I have done a number of posts about places that have featured in my novels – all of them can be found listed on the pages about the respective novels, listed here. Sometimes when I am planning the novel, I already have locations in mind – although I may still go there (again) to double check that it works, as with Ritsurin Park in Takamatsu, The Daigo Fukuryū Maru Exhibition Hall, or the New Otani Hotel, for example. There are times when I write the book having decided upon a location by using maps or other information – and then visit to double-check that it works – such as Sakura Cafe in Ikebukuro or walking the Meguro River. But, this post is about another type of location – one which I wanted to include in a book so that I could immortalise a place and person.
Often when I am Tokyo I stay with a family in the Itabashi-ku, the closest station being Naka-Itabashi. This area became the setting for one of the main characters in Hijacking Japan. For many years we would go to a restaurant, Kashiwa Sushi (柏鮨), in the Yayoi area. Although still close to Naka-Itabashi and the family’s house, it seemed that we took a different route to/from the restaurant almost every time we went, so I wonder whether I would have ever found the place by myself.
The owner, Katsuya Kashiwagi, was a very jolly chef and sitting at the counter was always so enjoyable, not only as we could see the food being prepared, but also due to the interaction with Kashiwagi-san (and sometimes others at the counter). Meanwhile, his wife would ensure that we didn’t run out of beer or sake. Going to the restaurant and seeing the Kashiwagi’s was often one of the things that I looked forward to most about my trips to Japan. The January trips would often lead to me receiving a gift from the owner and his wife, and I also took omiyage on many occasions, which would be on display by the time I next visited.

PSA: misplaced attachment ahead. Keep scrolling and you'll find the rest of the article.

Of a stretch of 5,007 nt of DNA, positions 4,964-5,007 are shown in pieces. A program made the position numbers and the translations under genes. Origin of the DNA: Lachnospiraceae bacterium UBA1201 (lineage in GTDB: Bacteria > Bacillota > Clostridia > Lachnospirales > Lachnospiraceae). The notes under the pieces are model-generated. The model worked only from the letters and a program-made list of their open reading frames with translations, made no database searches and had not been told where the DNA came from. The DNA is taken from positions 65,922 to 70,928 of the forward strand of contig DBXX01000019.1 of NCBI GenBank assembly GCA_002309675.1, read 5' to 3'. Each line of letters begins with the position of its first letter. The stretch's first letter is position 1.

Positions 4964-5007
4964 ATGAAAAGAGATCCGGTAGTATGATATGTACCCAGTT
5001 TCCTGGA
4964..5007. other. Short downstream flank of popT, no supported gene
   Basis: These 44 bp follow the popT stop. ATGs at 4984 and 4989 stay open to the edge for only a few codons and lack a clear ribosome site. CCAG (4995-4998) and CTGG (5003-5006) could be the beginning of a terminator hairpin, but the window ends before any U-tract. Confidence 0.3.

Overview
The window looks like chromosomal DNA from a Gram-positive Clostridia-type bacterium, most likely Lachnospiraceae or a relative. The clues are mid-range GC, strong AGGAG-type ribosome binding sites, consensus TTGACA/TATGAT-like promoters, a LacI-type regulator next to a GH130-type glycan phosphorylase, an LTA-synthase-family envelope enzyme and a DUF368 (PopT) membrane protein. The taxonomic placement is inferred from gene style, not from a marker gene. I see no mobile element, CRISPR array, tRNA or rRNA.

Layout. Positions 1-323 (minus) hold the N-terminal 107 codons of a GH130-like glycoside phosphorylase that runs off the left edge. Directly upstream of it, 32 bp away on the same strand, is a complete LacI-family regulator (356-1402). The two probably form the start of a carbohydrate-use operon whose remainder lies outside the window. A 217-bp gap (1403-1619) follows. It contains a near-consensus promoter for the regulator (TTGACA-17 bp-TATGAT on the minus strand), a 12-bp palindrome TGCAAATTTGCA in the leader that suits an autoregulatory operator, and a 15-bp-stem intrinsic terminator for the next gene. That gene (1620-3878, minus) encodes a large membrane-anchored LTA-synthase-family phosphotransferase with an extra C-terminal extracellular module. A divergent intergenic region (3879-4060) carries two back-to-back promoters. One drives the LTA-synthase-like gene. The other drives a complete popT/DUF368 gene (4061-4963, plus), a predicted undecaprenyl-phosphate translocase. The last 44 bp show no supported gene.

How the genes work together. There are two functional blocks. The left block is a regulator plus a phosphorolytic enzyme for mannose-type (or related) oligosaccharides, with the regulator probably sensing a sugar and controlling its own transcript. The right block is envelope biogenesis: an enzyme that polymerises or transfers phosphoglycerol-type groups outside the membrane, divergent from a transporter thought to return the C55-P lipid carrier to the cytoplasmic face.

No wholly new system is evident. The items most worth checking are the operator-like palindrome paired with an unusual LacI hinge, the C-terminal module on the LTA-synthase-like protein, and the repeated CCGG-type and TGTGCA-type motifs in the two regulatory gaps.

It came as a massive shock when I found out that Kashiwagi-san had suddenly passed away in August 2015 and the restaurant had closed down. It created a massive void in my trips to Japan. Still we have yet to find a restaurant that comes close to the atmosphere, taste, and convenience of Kashiwa Sushi.
I knew that I wanted to find a way to ensure that Kashiwagi-san and the restaurant would not be forgotten. As I was now writing novels, it was logical to bring them into a book. I did this with my third novel, FOUR, although it meant having to come up with an excuse as to why the protagonist, Iwakura, would want to travel so far from his Tokyo apartment to that part of Tokyo. But it was worthwhile.
Kashiwagi-san, Rest in Peace.